Helping Seniors Overcome Seasonal Affective Disorder
— November 8th, 2018
You may have heard of Seasonal Affective Disorder, or SAD, where people get depressed in the winter due to shorter daylight hours. Elderly adults are particularly vulnerable to depression anyhow, and many of them succumb to SAD each year. Family caregivers that notice symptoms of depression in their elderly loved one during the winter months should schedule a visit to the doctor for a diagnosis.
Causes and Symptoms of SAD
While scientists don’t know exactly what causes SAD, they do know that it is connected to the reduced exposure to sunlight and how that affects the body. More people at higher latitudes, where winter days are darker, suffer from SAD. Elderly adults that have mobility issues and health conditions that prevent them from being fully active are also at a higher risk for developing SAD.
Symptoms include lethargy, feelings of hopelessness, insomnia, mood swings, extreme sadness, irritability, drug or alcohol abuse, and thoughts of suicide. SAD symptoms usually appear in the late fall, then fade again in spring with the changing of the seasons. Family caregivers need to listen to what the doctor recommends as far as treatment options for their elderly loved one with SAD.
Helping Seniors with SAD Treatment
Treating SAD is a multi-step approach, and family caregivers may want to consider hiring a senior care provider to work with their elderly loved one. Doctors recommend an increase in healthy habits, like nutritious meals, exercise, and good sleep. Many elderly adults struggle to do these things on their own, especially if they have a chronic illness or mobility problems. A senior care provider can prepare meals, encourage activity, monitor safety and help seniors throughout the day.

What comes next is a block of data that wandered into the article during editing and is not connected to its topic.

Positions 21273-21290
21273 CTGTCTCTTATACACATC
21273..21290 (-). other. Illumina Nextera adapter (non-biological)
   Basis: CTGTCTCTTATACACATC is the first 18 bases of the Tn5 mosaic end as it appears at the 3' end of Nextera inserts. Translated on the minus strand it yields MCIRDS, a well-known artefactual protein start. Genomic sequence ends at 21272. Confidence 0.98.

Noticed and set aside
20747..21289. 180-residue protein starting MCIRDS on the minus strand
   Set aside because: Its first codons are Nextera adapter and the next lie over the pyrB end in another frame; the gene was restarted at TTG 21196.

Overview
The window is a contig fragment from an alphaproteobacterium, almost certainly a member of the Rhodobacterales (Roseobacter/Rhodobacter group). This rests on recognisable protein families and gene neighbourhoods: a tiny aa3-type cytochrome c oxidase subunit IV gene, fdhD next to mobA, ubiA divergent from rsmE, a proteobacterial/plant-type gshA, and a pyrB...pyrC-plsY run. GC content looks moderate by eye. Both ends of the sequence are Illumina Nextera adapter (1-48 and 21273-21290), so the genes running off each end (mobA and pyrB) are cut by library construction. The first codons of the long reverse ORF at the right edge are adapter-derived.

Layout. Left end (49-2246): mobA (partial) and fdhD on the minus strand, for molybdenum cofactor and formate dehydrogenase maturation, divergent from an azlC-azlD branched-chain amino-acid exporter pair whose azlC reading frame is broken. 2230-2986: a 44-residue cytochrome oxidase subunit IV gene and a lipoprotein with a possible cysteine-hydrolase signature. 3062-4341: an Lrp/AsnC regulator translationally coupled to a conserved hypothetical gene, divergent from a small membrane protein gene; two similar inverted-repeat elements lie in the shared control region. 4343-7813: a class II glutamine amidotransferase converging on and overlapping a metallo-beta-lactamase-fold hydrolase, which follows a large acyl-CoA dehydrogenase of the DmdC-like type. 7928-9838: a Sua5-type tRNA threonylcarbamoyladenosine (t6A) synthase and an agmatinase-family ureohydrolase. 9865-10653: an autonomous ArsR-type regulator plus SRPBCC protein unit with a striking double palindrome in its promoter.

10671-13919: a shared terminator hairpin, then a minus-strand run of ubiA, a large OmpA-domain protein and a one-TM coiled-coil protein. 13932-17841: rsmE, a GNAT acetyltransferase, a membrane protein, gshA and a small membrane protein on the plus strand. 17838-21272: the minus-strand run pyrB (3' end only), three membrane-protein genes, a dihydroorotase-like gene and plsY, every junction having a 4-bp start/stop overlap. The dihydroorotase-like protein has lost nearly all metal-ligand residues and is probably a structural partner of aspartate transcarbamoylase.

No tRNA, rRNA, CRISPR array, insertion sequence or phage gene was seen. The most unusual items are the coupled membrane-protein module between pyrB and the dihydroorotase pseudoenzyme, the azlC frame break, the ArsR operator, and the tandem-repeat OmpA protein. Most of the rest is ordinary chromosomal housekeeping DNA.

Doctors also recommend light exposure, where the elderly person gets as much contact with natural light as possible during winter. Ideas include car rides, short walks, sitting in front of the south- or west-facing windows with the blinds open, light box therapy and more. Senior care providers can ensure the aging adult gets the appropriate light exposure each day to help them feel better.
In moderate to serious cases, doctors may recommend antidepressant medication and talk therapy with a professional. Senior care providers can remind elderly adults about taking their medication on time and can even drive them to the therapist for appointments. It can be difficult for elderly adults to manage their own treatments for SAD, but a senior care provider can be the support they need to find success.
It’s always difficult for family members to see their aging loved one struggle with a chronic health condition like SAD. The good news is that SAD is quite treatable and with the right support from family, friends and a senior care provider, there’s no reason why an elderly adult can’t overcome the winter blues and enjoy the season once again.
If you or an aging loved-one are considering hiring a Caregiver in Markham, please contact the caring staff at Geri Health Home Care today. Call us at 416-431-6266. Serving Greater Toronto Area, Markham, Richmond Hill, and Vaughan.
Anabelle Heramia is the founder of Geri Health Home Care. She earned her Bachelor of Science in Nursing in Lyceum Northwestern University in the Philippines. She started her Nursing career at a Pediatric facility in the Philippines then had the opportunity to worked in Singapore General Hospital in Singapore. She came to Canada and worked as live-in caregiver. Anabelle is very motivated person, driven by her passion of caring and her Nursing profession. She graduated the program Bridging to University Nursing at Centennial College and started working in Acute geriatric medicine at Sunnybrook Health Science Center. She also worked in Palliative Care at Providence healthcare for number of years. Her Nursing career at Sunnybrook is diverse and extensive experience, she worked in various units including step down ICU and Hemodialysis unit. Anabelle founded Geri health Home Care which is her way for her passion and dedication to care for the seniors, people with complex chronic medical problems, people who decided to live comfortably as palliative at home and most of all provide care and support for family caregivers who most of them spend so much time for their loved ones.